The Microtherm Jacket was chosen because it embodies Eddie Bauer’s ethos of performance on the mountain with versatility around town. “The Microtherm is very much in line with the trend toward outdoor clothing becoming much more a norm,” said Charlie Berg, product line manager, who manages the project (which has involved almost every department at the company). “It functions well for the entire spectrum of what you do in your life.” The significance for the company is obvious: the concept of a lightweight but warm down jacket originated at Eddie Bauer in 1936, and was then patented a few years later as the first quilted down jacket in America, the Skyliner. However, Huang also hinted at an expansion of Eddie Bauer Custom to a handful of other apparel products in the coming year.Eddie Bauer wants to provide customers with the options to “pick their sport and pick their adventure,” and they plan on expanding Eddie Bauer Custom to support this. For Berg, this extends far beyond the aesthetics of color and monograms. Berg mentioned that potential future editions of the service could support customization relating to function, something that has never been done on a large scale in the outdoor outfitting industry. The details are still being considered, but Berg gave examples, such as integrating different fabrics into sections of the jackets, like corduroy into the shoulders and elbows for outdoorsmen, or offering different levels of down fill for those who want to tweak the exact warmth and weight of a jacket for their home mountain, or just their favorite restaurant.
Though Berg and Huang had to adapt their production in order to offer color- and pattern-customized jackets, the Microtherm Stormdown Jackets are the same quality as the original design. They are tailored to an active fit and stay close to the body for easy layering without limiting mobility. The down is responsibly sourced — customers can track exactly where their jacket’s down supply came from — and the name “Stormdown” comes from the water-resistant coating sprayed onto the down for faster drying in wet conditions. Stretch fleece panels under the arms add range of motion and the micro-channel design balances warmth with packability. The completely customized jacket comes with a lifetime guarantee and starts at $249 for the base model, with a hood and custom chest and sleeve monograms adding on another $30 and $5 respectively.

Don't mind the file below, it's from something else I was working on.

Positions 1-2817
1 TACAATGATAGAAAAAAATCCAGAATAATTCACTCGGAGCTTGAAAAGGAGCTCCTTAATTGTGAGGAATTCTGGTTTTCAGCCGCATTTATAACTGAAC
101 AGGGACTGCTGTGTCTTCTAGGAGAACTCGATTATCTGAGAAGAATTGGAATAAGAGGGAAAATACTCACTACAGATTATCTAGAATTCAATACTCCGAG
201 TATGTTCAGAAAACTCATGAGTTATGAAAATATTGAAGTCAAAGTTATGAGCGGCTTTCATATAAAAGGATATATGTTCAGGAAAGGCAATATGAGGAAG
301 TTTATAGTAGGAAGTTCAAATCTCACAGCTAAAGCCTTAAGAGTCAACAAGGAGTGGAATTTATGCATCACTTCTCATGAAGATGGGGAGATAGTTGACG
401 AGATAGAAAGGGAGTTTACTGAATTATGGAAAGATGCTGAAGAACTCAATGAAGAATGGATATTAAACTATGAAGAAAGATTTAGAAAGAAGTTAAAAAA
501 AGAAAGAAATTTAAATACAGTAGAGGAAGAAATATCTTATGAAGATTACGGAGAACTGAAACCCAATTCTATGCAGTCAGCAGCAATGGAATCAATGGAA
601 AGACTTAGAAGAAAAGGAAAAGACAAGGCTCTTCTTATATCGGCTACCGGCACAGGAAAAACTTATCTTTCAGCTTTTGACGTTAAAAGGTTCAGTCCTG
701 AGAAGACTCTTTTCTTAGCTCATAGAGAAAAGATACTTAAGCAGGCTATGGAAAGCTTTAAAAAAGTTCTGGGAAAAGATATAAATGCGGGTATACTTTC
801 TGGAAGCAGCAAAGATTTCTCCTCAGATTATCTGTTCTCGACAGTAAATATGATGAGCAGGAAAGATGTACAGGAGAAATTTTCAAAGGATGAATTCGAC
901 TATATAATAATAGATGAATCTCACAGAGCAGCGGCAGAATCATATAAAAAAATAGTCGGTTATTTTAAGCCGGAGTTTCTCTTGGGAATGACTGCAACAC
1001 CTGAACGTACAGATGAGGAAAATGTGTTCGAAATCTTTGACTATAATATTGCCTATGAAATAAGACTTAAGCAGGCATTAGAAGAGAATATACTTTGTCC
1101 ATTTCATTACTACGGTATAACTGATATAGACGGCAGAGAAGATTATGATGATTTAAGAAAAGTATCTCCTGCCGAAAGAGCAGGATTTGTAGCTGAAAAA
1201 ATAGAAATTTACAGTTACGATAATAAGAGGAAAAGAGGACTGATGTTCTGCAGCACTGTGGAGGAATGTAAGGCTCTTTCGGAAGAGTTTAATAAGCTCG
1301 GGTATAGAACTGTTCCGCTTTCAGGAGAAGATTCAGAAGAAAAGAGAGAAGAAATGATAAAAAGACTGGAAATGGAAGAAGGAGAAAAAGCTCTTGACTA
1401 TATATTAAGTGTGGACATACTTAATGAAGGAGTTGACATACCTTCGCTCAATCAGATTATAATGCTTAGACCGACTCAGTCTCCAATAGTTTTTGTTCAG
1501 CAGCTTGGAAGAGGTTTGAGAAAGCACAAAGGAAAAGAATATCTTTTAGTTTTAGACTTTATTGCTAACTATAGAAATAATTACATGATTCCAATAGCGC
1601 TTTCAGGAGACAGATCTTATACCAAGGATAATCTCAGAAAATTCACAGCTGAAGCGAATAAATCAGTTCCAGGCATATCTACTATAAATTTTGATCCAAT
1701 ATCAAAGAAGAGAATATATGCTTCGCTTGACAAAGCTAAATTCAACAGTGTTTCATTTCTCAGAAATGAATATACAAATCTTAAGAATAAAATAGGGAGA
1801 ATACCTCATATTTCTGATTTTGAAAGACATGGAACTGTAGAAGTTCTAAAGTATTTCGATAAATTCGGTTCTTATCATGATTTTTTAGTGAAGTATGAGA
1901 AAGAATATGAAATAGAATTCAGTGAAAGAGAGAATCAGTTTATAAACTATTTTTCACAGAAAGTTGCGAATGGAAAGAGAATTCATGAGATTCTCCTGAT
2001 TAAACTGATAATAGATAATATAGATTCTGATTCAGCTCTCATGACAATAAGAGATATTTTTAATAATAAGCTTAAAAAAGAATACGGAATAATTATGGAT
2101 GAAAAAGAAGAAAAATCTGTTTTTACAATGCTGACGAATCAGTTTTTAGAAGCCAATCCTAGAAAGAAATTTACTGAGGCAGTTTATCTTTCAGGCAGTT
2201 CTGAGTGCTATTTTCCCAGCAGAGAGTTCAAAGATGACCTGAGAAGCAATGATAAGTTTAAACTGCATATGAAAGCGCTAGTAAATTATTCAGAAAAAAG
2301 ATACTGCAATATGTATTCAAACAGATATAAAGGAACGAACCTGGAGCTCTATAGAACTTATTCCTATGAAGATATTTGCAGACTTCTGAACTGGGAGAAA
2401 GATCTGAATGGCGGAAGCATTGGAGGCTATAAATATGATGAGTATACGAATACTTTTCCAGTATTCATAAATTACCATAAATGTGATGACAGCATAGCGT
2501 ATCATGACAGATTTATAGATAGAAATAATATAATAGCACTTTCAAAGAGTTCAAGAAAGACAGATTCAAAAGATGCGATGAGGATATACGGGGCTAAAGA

The biggest surprise of the Eddie Bauer Custom’s launch is its capability on mobile platforms. Instead of sitting in front of a computer screen, customers can go to an Eddie Bauer store, try on a standard Microtherm Jacket and, while they’re in the dressing room looking into the mirror, customize a version of the jacket on their smartphone. That’s not just an effective process with a huge number of possible customizable combinations — it’s beating the competition in convenience, too.
Personalized color and pattern designs aren’t concepts that will revolutionize the outdoor outfitting industry. But if Berg and Huang continue to push forward with what they’ve started, we will soon see Eddie Bauer give power back to the customers in a way that is revolutionary. Eddie Bauer himself broke ground by guaranteeing every one of his products — no questions asked — and adapted his designs to the concerns of customers when he first launched his company; the Eddie Bauer of today has gone back to its roots, not only in where their gear can be worn, but in exactly what the customer wants it to look like.